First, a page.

Tuesday, October 10, 2017

Mental Health Matters

IMPORTANT REMINDER:

If you are in a place where you feel unsafe or if you believe that you are a threat to yourself because of your illness. PLEASE. Please call 9-1-1 immediately.  



Today is World Mental Health Day.

Today. Tuesday. October 10, 2017.

It's a day where my FB feed was flooded with proclamations.

A day where friends reminded one another of their own experiences with mental illness.

A day where the world stood together for a few brief moments to remind one another that we're not alone. Where so many of us across social media and beyond took the time to say:

Me, too!


Those two important words. They mean so much.

They can help someone relate who may not know exactly what is going on with them.

They can remind someone that they're truly not the only one.

They can help someone take a breath and realize that there are others out there who get it. Who know. Who understand. Who feel just like they do.

What they can't do is guarantee things. There's no promise in those words that will absolutely save lives. This is not a magic phrase that will convince someone that THEIR life is worth living. It is not two words, five letters and one large exclamation point that promises with this reminder that everything will be okay and that you - I - us all - that we will get better.

Why am I sharing this, you ask? Why would I point out these reminders on this very important day? A day where people shouted this more publicly than ever before?

I don't say this to stop you from sharing. I don't say this to stop you from shouting.

I truly believe that the Me, too! mantra represents one of the most important phrases in the English language when it comes to mental health. When it comes to awareness and advocacy. It's so so important.

But I do say this for another reason.

Because every year we watch as people lose their lives. As people struggle through the invisible illness that is depression, and succumb to the thoughts that lead them to think that this is the only answer. That suicide is the only way to make the pain stop.

We watch and we learn and we listen. Celebrities. Neighbors. Fellow mothers. The children in our community or in the communities of those we know. We watch as lives get torn apart as the individual suffering most of all takes steps to end their own lives. We watch and we whisper. We wish so so badly that someone had seen them. That someone had known. That someone could have helped them. Stopped them. Done something.

We wonder out loud. To ourselves. To others. What led them to that choice?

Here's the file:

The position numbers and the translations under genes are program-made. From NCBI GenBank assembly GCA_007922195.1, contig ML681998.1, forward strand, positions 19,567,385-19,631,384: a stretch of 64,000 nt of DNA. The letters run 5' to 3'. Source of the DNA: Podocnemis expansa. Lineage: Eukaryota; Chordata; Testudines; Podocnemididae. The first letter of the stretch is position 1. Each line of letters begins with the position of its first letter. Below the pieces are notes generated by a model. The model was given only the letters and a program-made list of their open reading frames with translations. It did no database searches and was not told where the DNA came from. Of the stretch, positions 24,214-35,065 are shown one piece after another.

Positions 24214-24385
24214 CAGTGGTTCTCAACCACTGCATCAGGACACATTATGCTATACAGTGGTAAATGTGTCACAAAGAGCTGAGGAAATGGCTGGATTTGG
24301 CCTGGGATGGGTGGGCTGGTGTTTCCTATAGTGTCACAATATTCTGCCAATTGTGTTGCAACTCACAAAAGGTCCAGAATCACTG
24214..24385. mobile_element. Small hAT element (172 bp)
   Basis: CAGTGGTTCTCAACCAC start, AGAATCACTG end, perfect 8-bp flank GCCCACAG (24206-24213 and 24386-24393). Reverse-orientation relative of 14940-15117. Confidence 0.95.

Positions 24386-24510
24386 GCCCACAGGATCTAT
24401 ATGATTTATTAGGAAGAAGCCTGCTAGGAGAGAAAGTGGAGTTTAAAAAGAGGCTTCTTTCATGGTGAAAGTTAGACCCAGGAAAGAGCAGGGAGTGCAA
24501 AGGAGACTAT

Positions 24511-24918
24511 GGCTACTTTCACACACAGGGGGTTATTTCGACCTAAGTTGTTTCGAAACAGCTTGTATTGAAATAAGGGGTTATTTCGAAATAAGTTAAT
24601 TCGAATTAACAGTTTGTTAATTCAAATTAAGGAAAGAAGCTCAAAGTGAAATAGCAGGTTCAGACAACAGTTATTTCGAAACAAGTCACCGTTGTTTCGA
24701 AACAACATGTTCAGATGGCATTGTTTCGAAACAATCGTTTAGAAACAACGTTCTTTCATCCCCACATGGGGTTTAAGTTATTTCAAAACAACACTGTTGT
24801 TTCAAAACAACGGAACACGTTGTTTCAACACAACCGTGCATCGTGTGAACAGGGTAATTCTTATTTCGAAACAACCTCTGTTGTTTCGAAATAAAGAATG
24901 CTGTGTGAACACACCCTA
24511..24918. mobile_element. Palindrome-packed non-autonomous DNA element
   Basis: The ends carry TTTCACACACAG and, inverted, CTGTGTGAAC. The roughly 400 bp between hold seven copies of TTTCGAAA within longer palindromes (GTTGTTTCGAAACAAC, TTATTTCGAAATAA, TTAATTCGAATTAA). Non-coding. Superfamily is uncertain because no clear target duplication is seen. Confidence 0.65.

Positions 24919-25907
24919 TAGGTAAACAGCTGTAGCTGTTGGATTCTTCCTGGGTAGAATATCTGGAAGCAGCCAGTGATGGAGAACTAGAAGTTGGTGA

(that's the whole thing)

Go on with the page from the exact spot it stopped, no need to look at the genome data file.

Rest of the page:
Choice.

Mental illness is not a choice. And more often than not those who die by suicide are experiencing mental illness. They've lived with it for so long, and it, not the individual, is what takes their life away from them.

These people do not do this themselves.

Suicide is not a choice.

I will repeat that.

Suicide is not a choice. 


I found this incredible piece on just that that I encourage others to read. It's over on suicide.org and I think it is so very valuable.

Every year over 41,000 people die by suicide. *Stat via the CDC - source: NAMI

Die. By. Suicide.

People do not commit suicide.

It's so difficult to not use that term when someone's life ends by suicide. It is so hard to not say that someone has taken their own life. Even I, as a mental health provider, will ask someone about their history of suicidal ideations - and often I find myself stuck in that phrasing. Have you ever tried to take your own life?

It is not a choice.

Those who die by suicide do not take their own lives.

They did not choose to leave you. Leave us.

There was nothing you could have done.

You could not have stopped their illness from making this choice for them.

They did not make this choice.

Please know this.

I know. Today is the kind of day we should be pledging awareness.

And yet, today I found it difficult to remind people to talk to one another and reach out.

Because although that is important and is something I say ALL THE TIME. I think there's so much more to consider. And I encourage you to remember that you read this and remind others - should they have ever lost someone in this way - because it's not your fault.


It's not your fault.


You did not give this individual their mental illness. 

You did not convince them that the only way out of this pain was to end it all. 

You did not do anything wrong. 

It's not your fault.

That said, if this is YOU I am talking about. 

If you are the individual who is experiencing thoughts of suicide or of hurting yourself in any way, please know that there is a way to get help. Please fight these thoughts, because your illness is WRONG. You deserve to be here. You deserve to be loved. 

If you are in a place where you feel unsafe. Where you believe that you are a threat to yourself because of your illness. PLEASE. Please call 9-1-1 immediately. 

Consider reaching out and call the National Suicide Prevention Lifeline at 1-800-273-8255.

You can also reach out to IMAlive and call the National Hopeline Network at 1-800-442-4673.

Both of these websites have a live CHAT option, as well. Please consider using it.

For more posts on the importance of acknowledging the impact mental health has on our lives stay with me:



Ten Ways To Protect Your Health in Today's Political Climate

Please remember that this post is not meant to be medical advice. If you or someone you know is exhibiting suicidal behaviors, please get yourself or your friend/family member to a mental health professional as soon as possible. 

1 comment:

Kelli Williams said...

Thank you for this powerful post, my friend. ❤️

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